“License to Kill” is the first Bond movie since “From Russia With Love” (1963) that feels as if it was made for adults. Naturally, I find that somewhat ironic, considering “License to Kill” also happens to be the first Bond movie I saw in theaters, and I was only 11 at the time. Watching it again today, as an adult, I’m fascinated that the franchise went to such a place, where the character would be stripped of his license to kill and defy orders by tracking down the drug lord responsible for ruining best friend (only friend?) and CAA counterpart Felix Leiter’s honeymoon.

The sex, violence and overall intensity of “License to Kill” seethe with menace. Young or old, it’s something you can feel in your bones, the way an unsettling buzz ripples through anybody standing near high-voltage power lines. Of course, we’re dealing with a new spin on Bond, and Timothy Dalton demonstrated in “The Living Daylights” that he would deliver a fresher, more realistic take on the character. But it’s hard to reconcile that this film comes from the same director responsible for the previous four installments. (Then again, Glen tends to adapt so fully to the producers’ demands that, apart from a few signature flourishes, all five of his Bond features look as though they were directed by different people.)

As Bond installments go, “License to Kill” radically breaks from the formula, while maintaining many of the essentials, right down to a key appearance by Q, who pops up to arm the now-rogue Bond with a few tools (like toothpaste-style plastique) in the field. From the opening scene, Bond is acting beyond his jurisdiction, aiding Leiter in the apprehension of Franz Sanchez (Robert Davi). When Sanchez escapes and tries to teach Leiter a lesson, Bond goes completely off the reservation – and yet, given his unique skill set, fans know that Sanchez has crossed the wrong secret agent.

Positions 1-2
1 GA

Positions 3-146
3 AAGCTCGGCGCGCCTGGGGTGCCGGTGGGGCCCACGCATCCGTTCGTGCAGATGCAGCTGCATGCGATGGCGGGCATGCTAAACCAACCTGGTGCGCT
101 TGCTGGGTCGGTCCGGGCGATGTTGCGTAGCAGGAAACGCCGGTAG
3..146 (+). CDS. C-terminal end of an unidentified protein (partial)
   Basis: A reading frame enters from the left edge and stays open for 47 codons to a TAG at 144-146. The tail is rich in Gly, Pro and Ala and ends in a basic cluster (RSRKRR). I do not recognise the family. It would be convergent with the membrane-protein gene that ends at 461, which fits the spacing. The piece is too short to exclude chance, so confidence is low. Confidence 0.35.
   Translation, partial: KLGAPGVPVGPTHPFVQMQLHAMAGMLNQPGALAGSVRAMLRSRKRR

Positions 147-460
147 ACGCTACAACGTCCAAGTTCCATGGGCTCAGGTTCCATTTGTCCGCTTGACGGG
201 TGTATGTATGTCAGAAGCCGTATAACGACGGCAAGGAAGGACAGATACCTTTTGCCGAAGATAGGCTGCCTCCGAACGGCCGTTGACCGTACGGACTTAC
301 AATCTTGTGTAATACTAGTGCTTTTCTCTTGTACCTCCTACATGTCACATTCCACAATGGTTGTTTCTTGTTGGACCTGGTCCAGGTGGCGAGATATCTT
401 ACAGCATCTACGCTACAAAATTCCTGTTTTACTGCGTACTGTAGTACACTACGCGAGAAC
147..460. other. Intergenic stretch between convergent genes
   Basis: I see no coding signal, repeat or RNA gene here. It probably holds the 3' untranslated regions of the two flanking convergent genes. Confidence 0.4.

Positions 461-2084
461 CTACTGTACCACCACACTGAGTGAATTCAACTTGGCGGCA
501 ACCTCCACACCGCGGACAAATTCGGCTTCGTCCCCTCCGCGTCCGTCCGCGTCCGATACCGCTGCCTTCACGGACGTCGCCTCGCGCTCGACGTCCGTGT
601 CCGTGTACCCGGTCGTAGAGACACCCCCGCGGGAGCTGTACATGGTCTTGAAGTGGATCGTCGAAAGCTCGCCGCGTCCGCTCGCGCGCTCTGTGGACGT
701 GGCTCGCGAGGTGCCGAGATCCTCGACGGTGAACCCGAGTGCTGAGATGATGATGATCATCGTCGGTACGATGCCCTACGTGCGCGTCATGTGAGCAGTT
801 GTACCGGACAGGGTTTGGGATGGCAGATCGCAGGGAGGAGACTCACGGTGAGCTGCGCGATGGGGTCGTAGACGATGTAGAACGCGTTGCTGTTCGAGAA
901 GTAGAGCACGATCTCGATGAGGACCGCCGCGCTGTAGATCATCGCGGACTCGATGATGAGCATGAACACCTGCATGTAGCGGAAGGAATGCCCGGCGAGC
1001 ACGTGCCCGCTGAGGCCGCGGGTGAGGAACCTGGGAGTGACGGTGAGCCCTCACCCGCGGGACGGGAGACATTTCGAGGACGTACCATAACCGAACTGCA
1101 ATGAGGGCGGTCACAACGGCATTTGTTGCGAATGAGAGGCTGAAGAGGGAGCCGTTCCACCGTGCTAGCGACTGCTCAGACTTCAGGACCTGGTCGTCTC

If the intention was to reinvent the character, then Glen’s final entry succeeds marvelously. It’s as if this Bond belongs not to the world of the 15 preceding adventures, but rather to the explosive new action-movie philosophy that took root in the ’80s: bigger, louder, meaner, more. (Certainly, few climactic movie explosions can compete with the eruption of cocaine-laced gasoline tankers at the end of “License to Kill.”)

Though Dalton is no match for the likes of Schwarzenegger and Stallone in physical terms, he brings a quicker wit to the table, and appears to be their equal in terms of ruthlessness. It’s a throwback to the early days, sans Connery’s casual sense of humor (Dalton seems incapable of punning properly), and a complete break from Roger Moore, who played the character as if his pulse never went above 100. With Moore, whether skiing, skydiving or submarining, you could practically imagine a martini in his hand in every action scene – shaken, not spilled. Dalton, by contrast, gets agitated. You can see it in his eyes and his clenched jaw. Yes, folks, this time it’s personal.

Meanwhile, in the opposite corner, Davi’s sadistic, ethnically “other” adversary belongs more to the pantheon of great ’80s villains than that of classic Bond baddies. Whereas so many of Bond’s previous climactic confrontations were gentleman-to-gentleman duels, “License to Kill” ends with our hero exacting a particularly cruel, somewhat uncharacteristic and ultimately poetic form of vengeance, burning Sanchez to death with the Leiters’ wedding present: a silver cigarette lighter. Which reminds me… Where did Bond’s smoking habit go? The answer: He hasn’t kicked it yet.